Reflecting on the Miracle of Christmas

Despite the chaos all around them, the Holy Family gave Christmas to our world. 


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The similarity and contrast of cultures can hardly be understated, when  one reflects on the mystery and miracle of Christmas. The momentous occasion of the birth of God in a stable, was set amidst the clamor to conform to society's demands, ever encroaching on the silence so necessary to remain peaceful and recollected, satisfied that living requires acceptance of our intended higher purpose. 

And so it was, that the Virgin Mother rode the donkey into town, content to accompany her husband, Joseph, in response to the order of the day. Hurried along, from inn to inn, looking for a place to rest, seeking quiet despite the large gathering crowds, trusting God to lead them toward His will, and hoping in His promises.

Fast forward to the Christmas of present times...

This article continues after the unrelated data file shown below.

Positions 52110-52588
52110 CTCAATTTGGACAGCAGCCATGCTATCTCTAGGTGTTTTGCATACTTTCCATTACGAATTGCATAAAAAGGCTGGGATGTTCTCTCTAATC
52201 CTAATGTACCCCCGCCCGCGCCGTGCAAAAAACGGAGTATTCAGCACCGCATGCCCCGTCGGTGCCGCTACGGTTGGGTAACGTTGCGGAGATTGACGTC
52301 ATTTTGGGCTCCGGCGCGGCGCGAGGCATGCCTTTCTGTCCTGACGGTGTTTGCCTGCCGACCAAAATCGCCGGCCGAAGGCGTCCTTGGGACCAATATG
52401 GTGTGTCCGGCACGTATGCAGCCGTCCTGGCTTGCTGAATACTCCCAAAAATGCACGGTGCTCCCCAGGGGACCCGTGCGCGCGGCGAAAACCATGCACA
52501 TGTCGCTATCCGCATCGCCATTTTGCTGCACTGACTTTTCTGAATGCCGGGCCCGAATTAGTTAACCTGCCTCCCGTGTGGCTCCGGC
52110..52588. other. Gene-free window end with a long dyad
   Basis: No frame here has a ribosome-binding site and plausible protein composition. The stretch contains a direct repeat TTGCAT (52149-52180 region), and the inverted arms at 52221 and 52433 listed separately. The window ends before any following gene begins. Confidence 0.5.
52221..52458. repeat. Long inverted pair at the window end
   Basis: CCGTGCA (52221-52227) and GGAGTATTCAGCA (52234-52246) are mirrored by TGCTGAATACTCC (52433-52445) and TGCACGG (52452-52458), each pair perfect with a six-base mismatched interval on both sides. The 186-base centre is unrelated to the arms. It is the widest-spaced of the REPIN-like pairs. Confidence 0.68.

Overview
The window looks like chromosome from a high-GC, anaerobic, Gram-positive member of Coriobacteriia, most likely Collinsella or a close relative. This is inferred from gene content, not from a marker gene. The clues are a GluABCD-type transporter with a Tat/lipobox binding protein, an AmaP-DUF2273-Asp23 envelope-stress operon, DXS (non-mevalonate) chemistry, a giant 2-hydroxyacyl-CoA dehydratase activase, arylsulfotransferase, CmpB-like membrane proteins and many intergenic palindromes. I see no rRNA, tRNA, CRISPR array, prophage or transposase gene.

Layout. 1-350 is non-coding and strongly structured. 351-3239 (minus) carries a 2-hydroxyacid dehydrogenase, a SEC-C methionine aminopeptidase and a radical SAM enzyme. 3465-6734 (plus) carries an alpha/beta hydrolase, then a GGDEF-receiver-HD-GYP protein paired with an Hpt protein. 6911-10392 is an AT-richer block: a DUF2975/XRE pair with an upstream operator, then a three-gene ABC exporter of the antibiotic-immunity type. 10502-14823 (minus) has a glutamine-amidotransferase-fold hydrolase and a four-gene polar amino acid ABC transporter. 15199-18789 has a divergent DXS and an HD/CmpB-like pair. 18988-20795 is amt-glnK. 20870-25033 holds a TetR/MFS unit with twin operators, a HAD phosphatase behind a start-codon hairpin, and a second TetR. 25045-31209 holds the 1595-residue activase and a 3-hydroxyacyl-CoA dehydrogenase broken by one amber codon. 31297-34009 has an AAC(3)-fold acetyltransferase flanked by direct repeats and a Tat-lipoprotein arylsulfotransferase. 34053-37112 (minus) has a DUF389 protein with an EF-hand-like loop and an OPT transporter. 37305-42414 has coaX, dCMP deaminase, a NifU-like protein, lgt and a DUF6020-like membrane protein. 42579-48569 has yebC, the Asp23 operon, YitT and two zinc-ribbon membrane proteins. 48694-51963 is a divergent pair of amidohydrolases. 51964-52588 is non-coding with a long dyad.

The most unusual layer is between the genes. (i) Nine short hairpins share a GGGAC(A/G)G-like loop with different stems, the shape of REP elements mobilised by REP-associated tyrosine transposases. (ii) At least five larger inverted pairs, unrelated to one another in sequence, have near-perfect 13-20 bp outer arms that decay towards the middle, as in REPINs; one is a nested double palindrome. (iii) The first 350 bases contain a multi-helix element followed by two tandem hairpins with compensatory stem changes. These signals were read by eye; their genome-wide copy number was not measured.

We are still rushing madly about, torn between two very different worlds, that of God's peace and unity, and the retailer's cry for more business. Every store owner guarantees to carry the perfect gift at the best price, for that special someone on your list. Every shopper eagerly misplaces the notion of gift giving with predetermined strategies, meant to beat the rush here, get a better deal on the prize there and take a toll on their own sanity throughout the entire season. 

Meanwhile, silent miracles steal the spotlight, as a few bold souls stop the madness, cherish the moment and give themselves the gift of presence. Christ did not postpone His holy birth, while people counted themselves among those listed in the census. The announcement of the birth of God was bright, bold and easily noticable. It was up to the people to learn of His birth and find Him, but they had to stop the madness, catch their breath, recognize the signs, silence their hearts and respond from the essence of their beings. For Christ was not born to compete with the world and all its vanities; He came to save us from ourselves, lest we perish from the madness and demands we impose on ourselves in this world.